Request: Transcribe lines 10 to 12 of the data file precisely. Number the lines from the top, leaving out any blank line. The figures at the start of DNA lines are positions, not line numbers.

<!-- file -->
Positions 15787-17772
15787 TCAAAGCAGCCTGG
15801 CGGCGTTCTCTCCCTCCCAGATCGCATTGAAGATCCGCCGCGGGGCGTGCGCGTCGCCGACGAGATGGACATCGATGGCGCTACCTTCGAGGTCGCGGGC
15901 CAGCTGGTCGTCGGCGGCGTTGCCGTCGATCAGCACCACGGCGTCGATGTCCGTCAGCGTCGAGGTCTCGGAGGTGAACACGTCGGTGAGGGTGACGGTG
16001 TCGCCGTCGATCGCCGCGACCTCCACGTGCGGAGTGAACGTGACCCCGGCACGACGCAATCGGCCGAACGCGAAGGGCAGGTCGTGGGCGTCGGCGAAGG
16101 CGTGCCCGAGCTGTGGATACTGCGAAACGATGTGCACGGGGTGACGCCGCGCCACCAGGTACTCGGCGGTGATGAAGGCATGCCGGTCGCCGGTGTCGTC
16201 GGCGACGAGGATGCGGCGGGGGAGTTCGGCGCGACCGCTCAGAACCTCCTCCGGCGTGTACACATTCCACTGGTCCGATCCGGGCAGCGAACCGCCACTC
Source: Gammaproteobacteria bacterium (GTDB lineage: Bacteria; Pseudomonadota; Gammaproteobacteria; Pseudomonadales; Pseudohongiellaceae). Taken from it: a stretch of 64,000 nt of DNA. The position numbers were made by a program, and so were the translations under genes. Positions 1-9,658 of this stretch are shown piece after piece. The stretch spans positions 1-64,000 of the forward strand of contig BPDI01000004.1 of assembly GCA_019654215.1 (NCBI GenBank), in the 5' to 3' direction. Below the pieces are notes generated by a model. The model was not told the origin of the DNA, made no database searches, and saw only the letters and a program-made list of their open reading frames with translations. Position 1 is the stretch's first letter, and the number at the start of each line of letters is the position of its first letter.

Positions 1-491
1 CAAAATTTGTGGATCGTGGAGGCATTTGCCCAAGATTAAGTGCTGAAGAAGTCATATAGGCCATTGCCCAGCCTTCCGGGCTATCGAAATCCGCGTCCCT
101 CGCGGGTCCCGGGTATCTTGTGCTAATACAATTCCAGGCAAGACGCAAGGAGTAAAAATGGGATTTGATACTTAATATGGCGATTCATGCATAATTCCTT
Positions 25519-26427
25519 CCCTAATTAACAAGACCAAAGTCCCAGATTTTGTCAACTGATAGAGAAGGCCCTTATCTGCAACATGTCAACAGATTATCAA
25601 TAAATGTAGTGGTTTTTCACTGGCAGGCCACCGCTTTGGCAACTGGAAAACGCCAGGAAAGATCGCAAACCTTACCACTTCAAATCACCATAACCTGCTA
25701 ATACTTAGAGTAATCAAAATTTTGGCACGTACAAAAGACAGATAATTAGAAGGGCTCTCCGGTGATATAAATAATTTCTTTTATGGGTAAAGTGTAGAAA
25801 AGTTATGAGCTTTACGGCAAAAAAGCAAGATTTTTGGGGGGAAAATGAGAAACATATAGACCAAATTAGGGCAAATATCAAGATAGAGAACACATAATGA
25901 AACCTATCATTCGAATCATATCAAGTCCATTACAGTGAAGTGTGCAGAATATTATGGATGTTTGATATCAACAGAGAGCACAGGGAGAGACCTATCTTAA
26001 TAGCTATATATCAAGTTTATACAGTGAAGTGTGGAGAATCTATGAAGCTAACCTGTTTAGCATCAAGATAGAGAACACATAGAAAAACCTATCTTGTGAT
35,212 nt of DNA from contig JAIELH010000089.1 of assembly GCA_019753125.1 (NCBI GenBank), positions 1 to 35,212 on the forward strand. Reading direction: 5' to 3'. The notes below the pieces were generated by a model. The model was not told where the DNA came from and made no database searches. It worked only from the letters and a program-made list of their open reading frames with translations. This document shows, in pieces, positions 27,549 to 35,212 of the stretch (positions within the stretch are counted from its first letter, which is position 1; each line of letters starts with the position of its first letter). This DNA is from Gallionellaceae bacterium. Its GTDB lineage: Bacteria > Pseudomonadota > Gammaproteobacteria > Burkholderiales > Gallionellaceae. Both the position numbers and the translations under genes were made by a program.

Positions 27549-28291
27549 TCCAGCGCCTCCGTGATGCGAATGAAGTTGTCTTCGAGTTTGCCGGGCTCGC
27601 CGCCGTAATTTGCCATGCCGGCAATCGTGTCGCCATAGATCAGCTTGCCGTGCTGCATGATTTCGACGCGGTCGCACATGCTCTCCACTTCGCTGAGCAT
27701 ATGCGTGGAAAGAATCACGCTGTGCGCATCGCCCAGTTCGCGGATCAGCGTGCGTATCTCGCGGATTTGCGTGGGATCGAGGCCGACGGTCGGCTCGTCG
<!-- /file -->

1 CAAAATTTGTGGATCGTGGAGGCATTTGCCCAAGATTAAGTGCTGAAGAAGTCATATAGGCCATTGCCCAGCCTTCCGGGCTATCGAAATCCGCGTCCCT
101 CGCGGGTCCCGGGTATCTTGTGCTAATACAATTCCAGGCAAGACGCAAGGAGTAAAAATGGGATTTGATACTTAATATGGCGATTCATGCATAATTCCTT
Positions 25519-26427